Process"I)oak the gelatine in cold ater for t el!e hoursO boil the sugar, glucose and ater sharply to stiff ballO remo!e the pan from the fire, stir in the gelatine, stand aside till scum rises and skim it offO di!ide the boil into t o portions, @miE together F oD" tartaric acid, F oD" carbonate of soda, , oD" icing sugarAO drop this po der and the desiccated cocoanut into one half of the boil and stir briskly until the hole rises in a hite foam, then run out into tins, on sheet about Y inch thickO no take the other half, color bright red, adding the raspberry jamO stir till thoroughly miEed and run this on top of the hite sheet about the same thicknessO hen cold and hard, take out the sheets and make a roll of each" ;"B"I%et the red portion be cool hen run o!er the hite, as the hite being lighter ill come to the top if disturbed by the miEture being too hot" (')PBE((# 9E%%8E)" . L , ,Y 1 , V Carmine lbs" lbs" lbs" lbs" pints oD" oD" Tartaric Essence 'pple Mhite )ugar" Glucose" 9elly" Gelatine" Mater" 'cid" (aspberry" Color"
Process"I)oak the gelatine as usualO boil the sugar, glucose and ater to a stiff ballO remo!e the pan from the fireO stir in the gelatine and let it remain till scum risesO skim it off, then add jelly, acid and fla!or and sufficient color to make a bright red& no mould the batch into (aspberry shapes and put them in a cold place" Mhen set stiff, put the goods in thin layers in a crystaliDing tin and co!er them ith cold syrup" %et them remain undisturbed for t el!e hours, then drain off all the surplus syrup and turn the raspberries on clean traysO hen dry, pack" ;"B"IMhen putting jelly goods in tins, be careful that the layers are not thick, as they lay so close that the syrup cannot get in bet een them" ' good plan is to ha!e ire trays and fiE three or four loosely in each tin, taking their bearings on the ends of the crystaliDing tin" By this means you ill get more in a tin ith better result" Boil the syrup in the proportion of siE pounds best hite sugar to each =uart ater, to the degree of smooth ,FK" 8t must be =uite cold hen used for gelatine ork or the goods ill come out of the tins in a solid block" B%'C< C:((';T 9E%%8E)" . L ,Y Purple 1 , , lbs" lbs" lbs" pints oD" lbs" Black Tartaric Currant Mhite )ugar" Glucose" Gelatine" Coloring" Mater" 'cid" 9elly"
Process"I)oak gelatine as usual, smooth off and mould fondant shapes" Boil the sugar, glucose and ater, as already directed, to a stiff ballO remo!e the pan from the fire, drop in the gelatine, a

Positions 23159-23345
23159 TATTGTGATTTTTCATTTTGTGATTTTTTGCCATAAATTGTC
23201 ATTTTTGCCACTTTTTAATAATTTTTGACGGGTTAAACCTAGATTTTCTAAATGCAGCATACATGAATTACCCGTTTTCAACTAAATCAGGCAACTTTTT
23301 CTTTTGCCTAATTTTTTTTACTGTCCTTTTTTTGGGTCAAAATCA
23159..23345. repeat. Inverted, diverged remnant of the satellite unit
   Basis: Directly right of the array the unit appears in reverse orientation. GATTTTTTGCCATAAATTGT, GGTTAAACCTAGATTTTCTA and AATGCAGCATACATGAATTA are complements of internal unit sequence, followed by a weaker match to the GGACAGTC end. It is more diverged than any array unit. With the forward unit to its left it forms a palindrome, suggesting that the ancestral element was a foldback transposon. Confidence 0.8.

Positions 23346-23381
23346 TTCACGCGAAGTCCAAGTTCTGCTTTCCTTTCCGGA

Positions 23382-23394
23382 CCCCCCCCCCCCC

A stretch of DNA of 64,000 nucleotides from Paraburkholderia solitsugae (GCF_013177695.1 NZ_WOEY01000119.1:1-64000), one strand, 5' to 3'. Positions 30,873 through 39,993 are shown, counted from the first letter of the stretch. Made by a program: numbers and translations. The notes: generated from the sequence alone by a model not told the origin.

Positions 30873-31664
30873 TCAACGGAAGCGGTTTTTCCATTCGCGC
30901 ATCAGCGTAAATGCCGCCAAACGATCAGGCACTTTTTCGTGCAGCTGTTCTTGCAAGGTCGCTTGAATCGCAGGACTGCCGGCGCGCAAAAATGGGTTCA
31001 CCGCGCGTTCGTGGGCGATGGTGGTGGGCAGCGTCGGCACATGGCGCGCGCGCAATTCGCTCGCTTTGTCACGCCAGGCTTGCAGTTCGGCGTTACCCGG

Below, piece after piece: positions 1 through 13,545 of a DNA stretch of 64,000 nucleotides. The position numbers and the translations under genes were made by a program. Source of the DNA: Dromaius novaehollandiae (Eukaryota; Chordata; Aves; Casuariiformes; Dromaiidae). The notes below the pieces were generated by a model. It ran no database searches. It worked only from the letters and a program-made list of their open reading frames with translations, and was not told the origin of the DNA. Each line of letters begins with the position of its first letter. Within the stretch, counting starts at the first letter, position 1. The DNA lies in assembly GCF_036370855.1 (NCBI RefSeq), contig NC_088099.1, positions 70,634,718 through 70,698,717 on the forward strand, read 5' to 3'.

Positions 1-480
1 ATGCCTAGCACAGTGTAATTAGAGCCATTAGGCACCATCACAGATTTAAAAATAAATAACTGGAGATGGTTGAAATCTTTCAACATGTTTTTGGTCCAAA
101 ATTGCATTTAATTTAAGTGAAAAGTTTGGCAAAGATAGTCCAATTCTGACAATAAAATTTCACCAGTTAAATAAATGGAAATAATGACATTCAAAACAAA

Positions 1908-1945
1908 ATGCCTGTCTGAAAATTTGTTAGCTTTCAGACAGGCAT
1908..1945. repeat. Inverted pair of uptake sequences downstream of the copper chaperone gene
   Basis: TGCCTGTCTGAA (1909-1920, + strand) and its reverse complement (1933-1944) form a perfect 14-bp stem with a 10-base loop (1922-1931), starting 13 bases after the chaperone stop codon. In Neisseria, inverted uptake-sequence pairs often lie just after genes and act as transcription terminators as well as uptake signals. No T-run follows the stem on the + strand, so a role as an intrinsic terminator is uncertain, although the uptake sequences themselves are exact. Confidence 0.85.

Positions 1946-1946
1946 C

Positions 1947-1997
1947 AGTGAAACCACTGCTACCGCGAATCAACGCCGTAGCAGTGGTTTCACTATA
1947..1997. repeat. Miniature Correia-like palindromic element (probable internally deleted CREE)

fe pieces at a time, stir till dissol!ed" %et it remain a short time till the scum risesO skim it off, then stir in the tartaric acid, jelly and sufficient color to make the miEture a bright color, then mould the batch" Mhen the goods are firmly set, place them in layers on ire frames fitted for crystaliDing panO arrange the frames in the tins and co!er ith cold syrupO let them stand for t el!e or fourteen hours undisturbed, then drain off the surplus syrupO take them carefully out of the tins, pack them on clean traysO hen dry they are ready for boEing" These goods re=uire handling gentlyO they are !ery delicate and easily crushed" *aisy Peanut Marmer" The most complete Peanut Marmer in the market" The ;uts are kept arm by a ater jacket hich surrounds the Pan, and is heated by a Gas or +il )to!e as desired, has steam histle hich attracts attention" )trongly made and nicely ornamented and lettered" Price complete ith either Gas or +il )to!e, f"o"b" Toronto, SF- --" )iDe, ,. in" high, FG in" ide, F, in" deep" )tate hen ordering if for +il or Gas )to!e"
P8;E'PP%E 9E%%8E)" G G ,Y Pineapple 1 1 )affron lbs" lbs" lbs" oD" pints Tartaric Mhite )ugar" Glucose" Gelatine" Fla!or" 'cid" Mater" Color"
Process"I)oak the gelatine in sufficient cold ater to co!er it" Boil the sugar, glucose and ater as usual to stiff ball and remo!e the pan from the fireO stir in the gelatine, ait till scum rises and remo!e itO then add the acid, fla!or and sufficient color to make bright yello O pour the miEing into pineapple mouldsO keep them in a cold place till setO pack them in layers in ire framesO put them in the crystaliDing tins and co!er ith cold syrupO stand aside here they ill not be shaken or disturbed for t el!e or fourteen hoursO then dra off the surplus syrup and put them in clean trays to dry" 8n fla!oring these goods, use the pineapple gently, only a fe drops, too much spoils them"
N*aisyN Peanut (oaster" Fig" ,F1 a"
Price, SK --
Me make this to fit ordinary Cook )to!es if so ordered at same price" This (oaster fits your Candy Furnace"
Fletcher's N:;C%E )'MN *ry 'ir Peanut Marmer" 9apanned and +rnamented Glass Front" )iDeIF foot T in" U F foot K in", F foot F- in" high" Price complete QQQQQQQSL K<ingery's Perfection )team Po er Coffee and Peanut (oaster and Marmer"
)iDe and )tyle of Machine e carry in stock marked thus4 Mith )team Mhistle" F 4F , , F F Peck )iDe, Tin Marmer Peck )iDe, Copper Marmer Peck )iDe, Tin Marmer Peck )iDe, Copper Marmer Bushel )iDe, Tin Marmer Bushel )iDe, Copper Marmer SF-- -F-G -FFK -F,H -F1K -FHG -SF-H -FF, -FF. -F,G -F1. -FK, --
BE)T M'# T+ C(#)T'%8\E G:M G++*)" F1 , lbs" Best =uarts Mhite )ugar" Mater"